The difference between regular stretching and yoga stretching is that the latter puts an emphasis on your body position and breath, while the first includes a static type of movement and/or a dynamic type, that can involve bouncing while stretching.

Types of Basic Yoga Stretches for a Daily Routine

Pelvic Tilts

This is among the best yoga back stretches. It's made out of subtle spinal movements that will strengthen the muscles around the low back, especially the abdominal muscles. It also gives your back a little massage and it can be done either lying on the floor or standing with the back against the wall. The latter type is a great option for people that are not comfortable on their backs or for pregnant women.

Pelvic Tilt

Cat – Cow Stretches

This type of stretch extends the movement of the pelvic tilt and awakens the entire body. You should also pay attention to your respiration because it's very important while making these exercises.

Stretch Your Hips and Hamstrings

Put the right foot forward next to your right hand, thus coming into a low lunge. Afterwards, you can start straightening the back leg if you want to work into the hamstrings, that run along the back side of the tights.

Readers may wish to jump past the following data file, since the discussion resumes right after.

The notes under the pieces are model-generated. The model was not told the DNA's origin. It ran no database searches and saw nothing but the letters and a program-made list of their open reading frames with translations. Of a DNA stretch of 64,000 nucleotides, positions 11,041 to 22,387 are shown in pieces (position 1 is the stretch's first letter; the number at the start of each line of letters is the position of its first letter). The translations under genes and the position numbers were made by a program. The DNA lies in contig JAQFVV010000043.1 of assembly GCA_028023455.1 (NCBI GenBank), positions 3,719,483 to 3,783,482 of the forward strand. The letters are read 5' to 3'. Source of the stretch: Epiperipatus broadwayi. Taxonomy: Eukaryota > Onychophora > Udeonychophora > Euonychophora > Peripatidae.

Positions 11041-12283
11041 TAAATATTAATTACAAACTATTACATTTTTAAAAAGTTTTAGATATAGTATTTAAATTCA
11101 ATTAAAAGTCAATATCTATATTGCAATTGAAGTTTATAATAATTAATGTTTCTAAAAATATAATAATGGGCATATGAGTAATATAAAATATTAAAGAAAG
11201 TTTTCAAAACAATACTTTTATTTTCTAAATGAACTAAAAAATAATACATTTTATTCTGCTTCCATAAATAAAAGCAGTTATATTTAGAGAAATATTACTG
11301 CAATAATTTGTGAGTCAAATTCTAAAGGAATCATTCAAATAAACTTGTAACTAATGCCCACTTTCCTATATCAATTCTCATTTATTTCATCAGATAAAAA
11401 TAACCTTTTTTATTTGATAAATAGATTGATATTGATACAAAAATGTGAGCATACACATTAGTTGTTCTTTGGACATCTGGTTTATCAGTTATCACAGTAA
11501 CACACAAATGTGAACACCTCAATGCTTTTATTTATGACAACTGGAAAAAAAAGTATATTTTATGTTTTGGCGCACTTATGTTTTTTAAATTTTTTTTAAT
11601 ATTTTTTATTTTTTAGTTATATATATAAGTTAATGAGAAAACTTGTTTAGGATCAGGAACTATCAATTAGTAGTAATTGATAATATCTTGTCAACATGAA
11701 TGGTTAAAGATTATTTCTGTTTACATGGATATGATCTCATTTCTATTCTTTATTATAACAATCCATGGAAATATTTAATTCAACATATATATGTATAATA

Straight Leg Lunge

You can slowly straighten the front leg as you bend over that leg. You should try to keep the front foot flat on the floor and not force it to come straight. Afterwards, try to go back and forth between a bent and straight front leg. While you are straightening the front leg, you can choose to use blocks under your hands if you find it hard to reach the floor.

Raised Arms Pose

Mountain Pose and Raised Arms Pose

Put your feet to the front of the mat until you stand in a forward bend. Then, you should bend your knees and slowly stand in mountain pose (tadasana). From this pose, take your arms out to the side and up to the ceiling. Press your palms together and this way you will come into a raised arms pose (urdhva hastasana) and slide your shoulders down, away from the ears.

Rest in Corpse Pose

At the end of your practice, you should spend a few minutes resting in corpse pose so that your body absorbs the benefits of your exercise. The body needs this final pose, Savasana, to understand all the information it has received throughout this type of exercises. Even if it is a resting pose, you should however stay aware and present during the 5 or 10 minutes of the final relaxation.

You might also find useful:
Restorative Yoga: Benefits and Poses
Sivananda Yoga: Health and Wellness Yoga

Photos: Thinkstock